I have been reading a bunch of react code and I see stuff like this that I don't understand:

handleChange = field => e => {
  e.preventDefault();
  /// Do something here
}
  • 14
    Presumably a => b => ... parses as a => (b => ...), i.e. function (field) { return function (e) { e.preventDefault(); }; } in your example. – melpomene Sep 25 '15 at 13:07
  • 20
    I know it's probably just because I'm not up to speed with them but that looks so insanely unreadable to me :\ – Darragh Enright Sep 25 '15 at 13:08
  • 3
    The code pasted into babeljs.io/repl transpiles into what @melpomene suggests. I think it could be posted as an answer. One thing I don't get is why they'd use it over handleChandge = e => {} – pawel Sep 25 '15 at 13:18
  • 2
    Just for fun, Kyle Simpson put all the decision paths for arrows into this flow chart. Source: His comment on a Mozilla Hacks blog post entitled ES6 In Depth: Arrow functions – gfullam Sep 25 '15 at 14:55
  • 5
    Can we maybe not call it "fat arrow function"? There is no "thin arrow function" and the official terminology is "arrow function". – Felix Kling Sep 25 '15 at 15:05

That is a curried function

First, examine this function with two parameters …

let add = (x,y) => x + y;
add(2,3); //=> 5

Here it is again in curried form …

let add = x => y => x + y;

Here is the same code1 without arrow functions …

let add = function (x) {
  return function (y) {
    return x + y;
  };
};

Focus on return

It might help to visualize it another way. We know that arrow functions work like this – let's pay particular attention to the return value.

let f = someParam => returnValue

So our add function returns a function – we can use parentheses for added clarity. The bolded text is the return value of our function add

let add = x => (y => x + y)

In other words add of some number returns a function

add(2) // returns (y => 2 + y)

Calling curried functions

So in order to use our curried function, we have to call it a bit differently …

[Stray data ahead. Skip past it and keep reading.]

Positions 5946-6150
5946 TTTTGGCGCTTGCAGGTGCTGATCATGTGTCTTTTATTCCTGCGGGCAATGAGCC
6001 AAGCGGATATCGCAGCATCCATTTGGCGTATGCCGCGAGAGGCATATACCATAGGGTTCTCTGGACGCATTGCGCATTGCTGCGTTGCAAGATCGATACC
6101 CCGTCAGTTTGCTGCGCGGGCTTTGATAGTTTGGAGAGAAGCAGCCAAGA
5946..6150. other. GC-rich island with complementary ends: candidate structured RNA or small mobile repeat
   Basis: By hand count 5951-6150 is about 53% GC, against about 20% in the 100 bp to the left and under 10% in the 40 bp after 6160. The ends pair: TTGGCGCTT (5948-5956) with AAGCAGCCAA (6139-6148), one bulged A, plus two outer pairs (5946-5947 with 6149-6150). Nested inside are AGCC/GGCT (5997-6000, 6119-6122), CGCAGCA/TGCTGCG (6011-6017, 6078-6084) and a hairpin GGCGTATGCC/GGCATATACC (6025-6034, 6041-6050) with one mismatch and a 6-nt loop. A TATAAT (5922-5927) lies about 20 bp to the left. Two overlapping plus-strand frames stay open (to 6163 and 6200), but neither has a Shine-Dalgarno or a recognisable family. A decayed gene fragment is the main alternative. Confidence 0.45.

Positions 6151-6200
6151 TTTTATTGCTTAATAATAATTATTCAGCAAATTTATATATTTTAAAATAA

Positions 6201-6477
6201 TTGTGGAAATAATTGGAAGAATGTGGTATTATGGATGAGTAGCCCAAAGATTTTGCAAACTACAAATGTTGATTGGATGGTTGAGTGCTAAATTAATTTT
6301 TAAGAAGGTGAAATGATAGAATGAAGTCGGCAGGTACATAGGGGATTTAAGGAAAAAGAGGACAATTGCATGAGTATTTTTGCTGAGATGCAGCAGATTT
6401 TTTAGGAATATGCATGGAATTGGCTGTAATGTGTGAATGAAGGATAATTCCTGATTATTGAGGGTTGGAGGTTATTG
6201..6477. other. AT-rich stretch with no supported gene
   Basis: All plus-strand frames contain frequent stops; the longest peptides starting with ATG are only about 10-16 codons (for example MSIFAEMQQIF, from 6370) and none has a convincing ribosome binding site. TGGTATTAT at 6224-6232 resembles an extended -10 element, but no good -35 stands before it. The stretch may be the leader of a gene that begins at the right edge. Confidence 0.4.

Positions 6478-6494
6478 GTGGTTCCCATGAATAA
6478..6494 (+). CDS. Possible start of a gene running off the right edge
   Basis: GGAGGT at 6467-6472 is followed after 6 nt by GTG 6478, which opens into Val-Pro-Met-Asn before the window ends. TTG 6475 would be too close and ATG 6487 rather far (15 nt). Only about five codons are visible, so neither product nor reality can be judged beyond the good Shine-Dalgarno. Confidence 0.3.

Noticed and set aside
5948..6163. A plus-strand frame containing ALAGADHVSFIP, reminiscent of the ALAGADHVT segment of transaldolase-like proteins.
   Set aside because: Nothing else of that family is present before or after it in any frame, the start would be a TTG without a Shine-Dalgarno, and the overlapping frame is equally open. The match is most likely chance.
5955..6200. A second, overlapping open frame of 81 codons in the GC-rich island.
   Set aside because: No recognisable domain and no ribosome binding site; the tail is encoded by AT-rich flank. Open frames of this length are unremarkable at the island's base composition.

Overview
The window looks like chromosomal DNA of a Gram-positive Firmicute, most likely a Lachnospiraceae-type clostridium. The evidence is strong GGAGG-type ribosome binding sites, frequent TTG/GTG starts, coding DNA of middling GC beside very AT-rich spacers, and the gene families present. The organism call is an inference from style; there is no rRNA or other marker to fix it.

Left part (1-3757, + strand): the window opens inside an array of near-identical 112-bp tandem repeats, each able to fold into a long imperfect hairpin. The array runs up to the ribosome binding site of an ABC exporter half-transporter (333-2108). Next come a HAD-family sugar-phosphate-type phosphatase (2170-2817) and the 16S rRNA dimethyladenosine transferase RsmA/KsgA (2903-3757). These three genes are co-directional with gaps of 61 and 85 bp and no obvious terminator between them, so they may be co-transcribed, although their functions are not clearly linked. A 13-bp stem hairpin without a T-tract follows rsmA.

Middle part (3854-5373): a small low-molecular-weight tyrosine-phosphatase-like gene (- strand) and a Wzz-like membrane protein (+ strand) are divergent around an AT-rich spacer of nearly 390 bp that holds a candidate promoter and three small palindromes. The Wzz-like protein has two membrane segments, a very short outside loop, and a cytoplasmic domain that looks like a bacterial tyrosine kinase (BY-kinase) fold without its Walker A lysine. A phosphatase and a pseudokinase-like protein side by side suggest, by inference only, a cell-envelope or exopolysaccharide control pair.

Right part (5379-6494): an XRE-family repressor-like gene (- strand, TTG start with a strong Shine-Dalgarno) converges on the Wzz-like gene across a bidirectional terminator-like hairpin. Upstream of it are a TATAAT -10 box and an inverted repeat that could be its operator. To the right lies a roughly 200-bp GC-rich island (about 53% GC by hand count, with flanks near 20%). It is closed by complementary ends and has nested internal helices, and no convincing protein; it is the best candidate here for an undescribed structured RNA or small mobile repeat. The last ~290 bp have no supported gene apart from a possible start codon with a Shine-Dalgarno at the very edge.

add(2)(3); // returns 5

This is because the first (outer) function call returns a second (inner) function. Only after we call the second function do we actually get the result. This is more evident if we separate the calls on two lines …

let add2 = add(2); // returns function(y) { return 2 + y }
add2(3);           // returns 5

Applying our new understanding to your code

related: ”What’s the difference between binding, partial application, and currying?”

OK, now that we understand how that works, let's look at your code

handleChange = field => e => {
  e.preventDefault();
  /// Do something here
}

We'll start by representing it without using arrow functions …

handleChange = function(field) {
  return function(e) {
    e.preventDefault();
    // Do something here
    // return ...
  };
};

However, because arrow functions lexically bind this, it would actually look more like this …

handleChange = function(field) {
  return function(e) {
    e.preventDefault();
    // Do something here
    // return ...
  }.bind(this);
}.bind(this);

Maybe now we can see what this is doing more clearly. The handleChange function is creating a function for a specified field. This is a handy React technique because you're required to setup your own listeners on each input in order to update your applications state. By using the handleChange function, we can eliminate all the duplicated code that would result in setting up change listeners for each field.

Cool !


1 Here I did not have to lexically bind this because the original add function does not use any context, so it is not important to preserve it in this case.

  • 1
    Amazing explanation, thanks! – clever_bassi Nov 30 at 7:59

Understanding the available syntaxes of arrow functions will give you an understanding of what behaviour they are introducing when 'chained' like in the examples you provided.